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Poll: Majority of Democrats Now Want Hillary Clinton Investigated as Explosive Durham Report Is Released

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As Hillary Clinton prepares to take the political stage in a speaking engagement that has spurred talk of a 2024 campaign for the White House, a new poll says most Democrats want Clinton to be investigated over concerns that her 2016 campaign manufactured phony evidence in the Russiagate probe as a political dirty trick to smear former President Donald Trump.

The poll was taken last month — before special counsel John Durham filed a document Friday that offered a new allegation concerning the way the Clinton campaign’s tentacles sought to manipulate the federal government into investigating the bogus claim.

The poll from TechnoMetrica Institute of Policy and Politics found that 66 percent of the Democrats surveyed want Durham to focus his investigation on Clinton, according to the Daily Mail. When TIPP asked that question in October, 44 percent of Democrats wanted Clinton investigated.

A probe of what Clinton did and when she did it was supported by 91 percent of Republicans, up from 80 percent last fall, and 74 percent of independents, up from 65 percent last fall. No margin of error for the survey was released.

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Durham was appointed to get to the bottom of the beginnings of allegations that the Trump campaign was colluding with Russia. In September, Durham secured the indictment of Michael Sussman, a lawyer who represented the Clinton campaign, who has been accused of lying to the FBI. In December, Igor Danchenko, a contributor to a since-discredited dossier of claims concerning Trump, was charged with five counts of making false statements to the FBI.

On Friday, Durham expanded upon his claims about Sussman’s activity in a filing that alleged lawyers for the Clinton campaign hired a technology company to infiltrate computer servers and lay a false trail that would implicate the Trump campaign of having contacts with Russia, according to Fox News.

Sussman’s charges claim he was working for the Clinton campaign when he tried to dish dirt on the Trump campaign, a claim he has denied.

Should Hillary Clinton be investigated for her 2016 actions?

Durham’s new filing claims Sussman “had assembled and conveyed the allegations to the FBI on behalf of at least two specific clients, including a technology executive (Tech Executive 1) at a U.S.-based internet company (Internet Company 1) and the Clinton campaign.”

Sussman’s “billing records reflect” that he “repeatedly billed the Clinton Campaign for his work on the Russian Bank-1 allegations,” the filing said.

The filing claimed Sussman and the tech executive met with another law partner serving as general counsel to the Clinton campaign. Fox reported that the individual was Marc Elias, who worked for the law firm Perkins Coie.

Durham’s filing said that in July 2016, Sussman and those working with him began to “assemble the purported data and white papers.”

“In connection with these efforts, Tech Executive-1 exploited his access to non-public and/or proprietary Internet data,” the filing said, according to Fox. “Tech Executive-1 also enlisted the assistance of researchers at a U.S.-based university who were receiving and analyzing large amounts of Internet data in connection with a pending federal government cybersecurity research contract.”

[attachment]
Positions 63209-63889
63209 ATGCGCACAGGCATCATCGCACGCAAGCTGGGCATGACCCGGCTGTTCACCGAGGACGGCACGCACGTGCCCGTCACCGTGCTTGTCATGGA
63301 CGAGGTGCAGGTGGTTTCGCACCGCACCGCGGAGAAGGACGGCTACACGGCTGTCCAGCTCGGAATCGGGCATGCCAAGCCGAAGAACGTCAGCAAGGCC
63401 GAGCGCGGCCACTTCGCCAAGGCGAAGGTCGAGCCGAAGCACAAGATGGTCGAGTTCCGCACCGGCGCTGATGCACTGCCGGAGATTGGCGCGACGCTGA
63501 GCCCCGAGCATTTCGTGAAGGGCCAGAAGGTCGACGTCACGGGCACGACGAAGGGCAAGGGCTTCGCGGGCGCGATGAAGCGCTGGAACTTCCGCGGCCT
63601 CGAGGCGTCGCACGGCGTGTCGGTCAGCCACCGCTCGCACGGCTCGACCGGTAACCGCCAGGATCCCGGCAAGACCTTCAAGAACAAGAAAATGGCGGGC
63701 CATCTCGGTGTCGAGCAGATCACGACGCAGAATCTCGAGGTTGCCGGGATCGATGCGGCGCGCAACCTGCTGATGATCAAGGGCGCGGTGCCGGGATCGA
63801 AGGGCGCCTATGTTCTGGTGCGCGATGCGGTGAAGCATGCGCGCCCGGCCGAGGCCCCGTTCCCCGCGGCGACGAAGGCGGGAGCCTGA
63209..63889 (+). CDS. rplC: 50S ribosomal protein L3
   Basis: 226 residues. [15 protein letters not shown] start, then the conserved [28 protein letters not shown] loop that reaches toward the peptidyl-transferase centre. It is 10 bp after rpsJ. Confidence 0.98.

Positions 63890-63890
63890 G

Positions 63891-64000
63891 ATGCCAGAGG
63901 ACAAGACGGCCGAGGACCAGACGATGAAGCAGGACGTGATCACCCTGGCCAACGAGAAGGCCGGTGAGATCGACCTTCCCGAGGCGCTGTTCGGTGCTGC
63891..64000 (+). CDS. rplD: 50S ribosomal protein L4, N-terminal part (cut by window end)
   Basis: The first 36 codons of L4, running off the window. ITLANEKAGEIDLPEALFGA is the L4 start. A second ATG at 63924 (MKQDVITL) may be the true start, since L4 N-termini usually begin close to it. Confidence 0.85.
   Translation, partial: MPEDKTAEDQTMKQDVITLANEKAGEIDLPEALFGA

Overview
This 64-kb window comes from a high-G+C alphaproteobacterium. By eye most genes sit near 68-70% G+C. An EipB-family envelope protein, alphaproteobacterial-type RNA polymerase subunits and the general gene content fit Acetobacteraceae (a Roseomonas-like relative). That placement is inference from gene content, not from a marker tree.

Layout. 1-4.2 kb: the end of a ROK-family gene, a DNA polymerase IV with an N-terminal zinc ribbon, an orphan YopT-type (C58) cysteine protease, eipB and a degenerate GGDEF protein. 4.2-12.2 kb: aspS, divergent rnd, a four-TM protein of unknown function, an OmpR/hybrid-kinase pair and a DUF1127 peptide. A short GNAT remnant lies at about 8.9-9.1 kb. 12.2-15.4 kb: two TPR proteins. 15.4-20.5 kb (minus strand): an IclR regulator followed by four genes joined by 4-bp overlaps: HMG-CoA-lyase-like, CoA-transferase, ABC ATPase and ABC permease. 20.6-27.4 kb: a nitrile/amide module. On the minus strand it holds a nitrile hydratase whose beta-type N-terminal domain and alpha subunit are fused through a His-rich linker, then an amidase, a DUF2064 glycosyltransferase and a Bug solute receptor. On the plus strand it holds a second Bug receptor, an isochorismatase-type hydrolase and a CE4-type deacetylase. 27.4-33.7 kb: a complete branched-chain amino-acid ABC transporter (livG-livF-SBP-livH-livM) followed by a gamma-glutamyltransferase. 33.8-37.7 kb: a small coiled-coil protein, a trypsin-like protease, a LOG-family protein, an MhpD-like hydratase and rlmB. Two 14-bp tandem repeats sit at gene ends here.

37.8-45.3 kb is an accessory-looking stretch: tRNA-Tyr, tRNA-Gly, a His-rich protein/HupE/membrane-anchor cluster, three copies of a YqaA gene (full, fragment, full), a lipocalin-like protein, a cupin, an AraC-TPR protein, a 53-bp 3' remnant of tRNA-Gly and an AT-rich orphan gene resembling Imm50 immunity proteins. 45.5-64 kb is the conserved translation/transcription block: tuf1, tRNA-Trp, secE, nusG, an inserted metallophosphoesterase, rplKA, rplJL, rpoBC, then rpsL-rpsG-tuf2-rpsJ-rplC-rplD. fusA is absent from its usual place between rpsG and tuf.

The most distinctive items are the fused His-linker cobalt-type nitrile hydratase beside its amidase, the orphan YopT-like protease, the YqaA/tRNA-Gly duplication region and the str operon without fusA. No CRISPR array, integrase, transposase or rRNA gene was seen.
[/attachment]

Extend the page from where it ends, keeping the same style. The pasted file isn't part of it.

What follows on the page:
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“Tech Executive-1 tasked these researchers to mine Internet data to establish ‘an inference’ and ‘narrative’ tying then-candidate Trump to Russia,” the filing said. “In doing so, Tech Executive-1 indicated that he was seeking to please certain ‘VIPs,’ referring to individuals at Law Firm-1 and the Clinton campaign.”

The filing claims Tech Executive-1 and his associates exploited domain name system internet traffic pertaining to “(i) a particular healthcare provider, (ii) Trump Tower, (iii) Donald Trump’s Central Park West apartment building and (iv) the Executive Office of the President of the United States (EOP).”

The firm Tech Executive-1 was with “had come to access and maintain dedicated servers” for the Executive Office of the President as “part of a sensitive arrangement whereby it provided DNS resolution services to the EOP,” according to the filing, which added, “Tech Executive-1 and his associates exploited this arrangement by mining the EOP’s DNS traffic and other data for the purpose of gathering derogatory information about Donald Trump.”

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Jack Davis is a freelance writer who joined The Western Journal in July 2015 and chronicled the campaign that saw President Donald Trump elected. Since then, he has written extensively for The Western Journal on the Trump administration as well as foreign policy and military issues.
Jack Davis is a freelance writer who joined The Western Journal in July 2015 and chronicled the campaign that saw President Donald Trump elected. Since then, he has written extensively for The Western Journal on the Trump administration as well as foreign policy and military issues.
Jack can be reached at jackwritings1@gmail.com.
Location
New York City
Languages Spoken
English
Topics of Expertise
Politics, Foreign Policy, Military & Defense Issues




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